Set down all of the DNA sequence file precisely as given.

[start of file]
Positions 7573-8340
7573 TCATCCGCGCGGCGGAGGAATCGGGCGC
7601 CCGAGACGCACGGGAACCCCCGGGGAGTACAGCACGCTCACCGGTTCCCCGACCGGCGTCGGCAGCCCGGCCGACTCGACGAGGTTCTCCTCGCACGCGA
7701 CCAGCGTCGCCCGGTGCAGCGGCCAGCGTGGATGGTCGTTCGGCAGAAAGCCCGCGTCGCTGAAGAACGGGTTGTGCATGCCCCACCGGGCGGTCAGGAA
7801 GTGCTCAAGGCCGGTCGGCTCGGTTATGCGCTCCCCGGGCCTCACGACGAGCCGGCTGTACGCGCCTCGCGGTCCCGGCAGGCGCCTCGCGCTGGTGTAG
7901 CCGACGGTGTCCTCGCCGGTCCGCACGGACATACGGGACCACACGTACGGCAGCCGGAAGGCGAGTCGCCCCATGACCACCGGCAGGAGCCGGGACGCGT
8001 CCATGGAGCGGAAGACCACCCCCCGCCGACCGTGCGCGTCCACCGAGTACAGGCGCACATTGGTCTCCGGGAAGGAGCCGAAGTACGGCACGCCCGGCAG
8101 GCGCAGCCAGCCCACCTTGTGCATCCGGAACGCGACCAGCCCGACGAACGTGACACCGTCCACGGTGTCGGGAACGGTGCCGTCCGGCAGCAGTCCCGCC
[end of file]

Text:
Positions 7573-8340
7573 TCATCCGCGCGGCGGAGGAATCGGGCGC
7601 CCGAGACGCACGGGAACCCCCGGGGAGTACAGCACGCTCACCGGTTCCCCGACCGGCGTCGGCAGCCCGGCCGACTCGACGAGGTTCTCCTCGCACGCGA
7701 CCAGCGTCGCCCGGTGCAGCGGCCAGCGTGGATGGTCGTTCGGCAGAAAGCCCGCGTCGCTGAAGAACGGGTTGTGCATGCCCCACCGGGCGGTCAGGAA
7801 GTGCTCAAGGCCGGTCGGCTCGGTTATGCGCTCCCCGGGCCTCACGACGAGCCGGCTGTACGCGCCTCGCGGTCCCGGCAGGCGCCTCGCGCTGGTGTAG
7901 CCGACGGTGTCCTCGCCGGTCCGCACGGACATACGGGACCACACGTACGGCAGCCGGAAGGCGAGTCGCCCCATGACCACCGGCAGGAGCCGGGACGCGT
8001 CCATGGAGCGGAAGACCACCCCCCGCCGACCGTGCGCGTCCACCGAGTACAGGCGCACATTGGTCTCCGGGAAGGAGCCGAAGTACGGCACGCCCGGCAG
8101 GCGCAGCCAGCCCACCTTGTGCATCCGGAACGCGACCAGCCCGACGAACGTGACACCGTCCACGGTGTCGGGAACGGTGCCGTCCGGCAGCAGTCCCGCC